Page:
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7

6

7

History

History

T

homastik-Infeld looks back at a long

history full of change. Even before the

beginning of the First World War,

Dr. Franz Thomastik – luthier and Doctor of

Philosophy – tested various raw materials for

their potential in the developement of cut-

ting edge strings. Starting in 1919 he did his

material research together with Otto Infeld,

an engineer. The cooperation of the company

founders first occurred as a joint effort of two

single enterprises.

In 1921 the foundation of the joint com-

pany “Dr. Franz Thomastik and employees”

followed. Eventually, Dr. Thomastik chose steel

as the material for the development of new

strings. The advantages of this material lay in

the resulting tuning stability, the impervious-

ness to climatic changes, as well as in its

significantly longer lifespan. In 1926 strings of

respectable quality were developed for all string

instruments, from the violin to the contrabass.

At the beginning of the 1930’s 50 % of the pro-

duced strings were exported, with Great Britain

and the United States of America being the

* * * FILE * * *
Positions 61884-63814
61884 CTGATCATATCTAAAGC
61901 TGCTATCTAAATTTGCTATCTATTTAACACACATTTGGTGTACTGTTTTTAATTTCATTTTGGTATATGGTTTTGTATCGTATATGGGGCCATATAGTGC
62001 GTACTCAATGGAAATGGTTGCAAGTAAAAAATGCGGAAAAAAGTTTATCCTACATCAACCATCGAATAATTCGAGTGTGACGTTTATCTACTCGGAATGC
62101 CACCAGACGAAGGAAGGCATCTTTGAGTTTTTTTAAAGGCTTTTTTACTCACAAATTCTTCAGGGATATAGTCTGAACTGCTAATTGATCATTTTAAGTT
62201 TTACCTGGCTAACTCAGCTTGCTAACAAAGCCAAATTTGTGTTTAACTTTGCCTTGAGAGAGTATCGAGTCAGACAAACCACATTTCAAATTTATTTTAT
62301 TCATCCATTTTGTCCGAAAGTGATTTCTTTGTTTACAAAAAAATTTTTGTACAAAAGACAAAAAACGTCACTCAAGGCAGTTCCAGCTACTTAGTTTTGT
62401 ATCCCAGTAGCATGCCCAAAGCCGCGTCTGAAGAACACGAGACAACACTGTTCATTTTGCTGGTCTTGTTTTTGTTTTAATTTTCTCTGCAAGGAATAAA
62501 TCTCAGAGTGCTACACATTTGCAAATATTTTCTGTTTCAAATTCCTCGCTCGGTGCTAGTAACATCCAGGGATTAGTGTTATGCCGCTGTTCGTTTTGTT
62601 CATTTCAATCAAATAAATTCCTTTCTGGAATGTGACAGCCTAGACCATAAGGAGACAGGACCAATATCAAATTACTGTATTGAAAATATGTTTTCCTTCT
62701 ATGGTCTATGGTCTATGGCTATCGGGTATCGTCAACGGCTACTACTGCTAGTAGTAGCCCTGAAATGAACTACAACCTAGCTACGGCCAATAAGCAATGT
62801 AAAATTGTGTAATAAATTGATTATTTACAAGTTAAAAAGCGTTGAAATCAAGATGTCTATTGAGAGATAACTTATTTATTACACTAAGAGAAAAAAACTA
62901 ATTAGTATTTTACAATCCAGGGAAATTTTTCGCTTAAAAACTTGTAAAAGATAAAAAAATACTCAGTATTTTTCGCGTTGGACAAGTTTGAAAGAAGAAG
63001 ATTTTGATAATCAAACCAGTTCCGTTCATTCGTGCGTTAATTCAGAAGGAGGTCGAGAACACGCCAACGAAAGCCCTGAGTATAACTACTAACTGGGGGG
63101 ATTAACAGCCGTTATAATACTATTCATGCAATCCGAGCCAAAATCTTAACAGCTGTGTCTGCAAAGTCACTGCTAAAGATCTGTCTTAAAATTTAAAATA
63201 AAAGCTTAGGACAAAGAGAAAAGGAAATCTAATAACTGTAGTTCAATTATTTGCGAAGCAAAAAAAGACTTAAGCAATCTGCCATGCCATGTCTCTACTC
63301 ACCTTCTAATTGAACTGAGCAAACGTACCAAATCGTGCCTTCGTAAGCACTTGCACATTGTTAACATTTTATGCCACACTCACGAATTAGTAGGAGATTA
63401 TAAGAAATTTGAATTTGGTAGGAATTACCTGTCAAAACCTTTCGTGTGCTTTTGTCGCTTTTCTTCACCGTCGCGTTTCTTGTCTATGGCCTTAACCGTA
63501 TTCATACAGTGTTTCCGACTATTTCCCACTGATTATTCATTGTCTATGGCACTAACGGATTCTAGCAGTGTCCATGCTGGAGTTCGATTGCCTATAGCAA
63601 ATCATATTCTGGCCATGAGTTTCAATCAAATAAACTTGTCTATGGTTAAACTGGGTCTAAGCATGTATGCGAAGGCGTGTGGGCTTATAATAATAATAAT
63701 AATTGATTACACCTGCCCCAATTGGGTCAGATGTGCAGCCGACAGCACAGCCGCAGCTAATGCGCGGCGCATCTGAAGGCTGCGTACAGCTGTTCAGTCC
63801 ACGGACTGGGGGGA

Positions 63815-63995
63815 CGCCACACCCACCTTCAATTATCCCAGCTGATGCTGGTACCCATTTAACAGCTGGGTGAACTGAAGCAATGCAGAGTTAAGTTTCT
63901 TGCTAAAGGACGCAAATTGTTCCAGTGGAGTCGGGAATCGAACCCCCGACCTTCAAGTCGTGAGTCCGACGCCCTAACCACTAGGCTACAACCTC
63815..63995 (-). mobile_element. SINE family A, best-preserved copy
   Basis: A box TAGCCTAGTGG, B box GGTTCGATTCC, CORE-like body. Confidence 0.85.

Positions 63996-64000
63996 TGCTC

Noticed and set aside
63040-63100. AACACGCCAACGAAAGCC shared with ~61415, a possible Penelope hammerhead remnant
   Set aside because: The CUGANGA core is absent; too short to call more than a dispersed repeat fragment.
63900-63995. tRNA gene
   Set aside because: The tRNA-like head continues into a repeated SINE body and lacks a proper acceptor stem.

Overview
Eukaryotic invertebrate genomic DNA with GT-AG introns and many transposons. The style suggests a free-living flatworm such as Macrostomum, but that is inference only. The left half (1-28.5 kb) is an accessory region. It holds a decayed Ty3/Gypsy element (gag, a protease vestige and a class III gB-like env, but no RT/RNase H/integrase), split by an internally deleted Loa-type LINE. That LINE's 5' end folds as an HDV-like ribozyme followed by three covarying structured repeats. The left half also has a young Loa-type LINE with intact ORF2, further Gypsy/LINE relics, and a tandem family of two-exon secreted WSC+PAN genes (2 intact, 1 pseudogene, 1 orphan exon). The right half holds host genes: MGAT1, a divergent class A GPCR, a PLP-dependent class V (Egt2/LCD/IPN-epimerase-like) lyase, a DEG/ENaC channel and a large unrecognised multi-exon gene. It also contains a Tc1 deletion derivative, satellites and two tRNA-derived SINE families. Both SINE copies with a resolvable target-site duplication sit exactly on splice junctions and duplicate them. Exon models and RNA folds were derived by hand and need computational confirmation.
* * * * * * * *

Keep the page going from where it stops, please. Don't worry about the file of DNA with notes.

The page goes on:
most important markets.

The outbreak of the Second World War

and the destruction of the company through

numerous allied bombardments disrupted the

business. After the end of the war and the

reconstruction, production was resumed in

June 1946. In 1950 production levels reached

those of the prewar period again.

T

he time after 1950 was marked by

growth and constant striving for the

highest quality. This mindset was the

foundation of the upcoming success of

Thomastik-Infeld.

When Dr. Thomastik passed away in

1951, Otto Infeld took over the company. After

his death in 1965 Margaretha Infeld and her

son Peter continued his work and turned

Thomastik-Infeld into the leading supplier of

strings worldwide.

Early Years

|

1919–1950

Post War

|

1950–1979

From the very beginning the red violin

body with the curved initial “T” was

the logo of the company (1). It was

the distinctive sign on the packaging

(2) and all other printed materials, e.g.

the price-list from 1936 (3). The illus-

tration below (4) shows a detail of the

original patent of the flat wire winding from 1914. The

adjacent patent document (5) from 1933 proves the

successful granting of a patent.

The increasing internationalisation

of the company led to a modernisa-

tion of its brand appearance. The

company’s logo with the red violin

body (1) as well as the printed mate-

rials (2) were adapted to the style of

the time. The characteristic packag-

ing of the “Dominant” (3) quickly became the brand

label of Thomastik-Infeld. It was important for several

generations of musicians. These sketches and photos

(4, 5) remind of one of the first international trade-fair

appearances in Frankfurt in 1969.

1

3

2

4, 5

1

3

4

5

2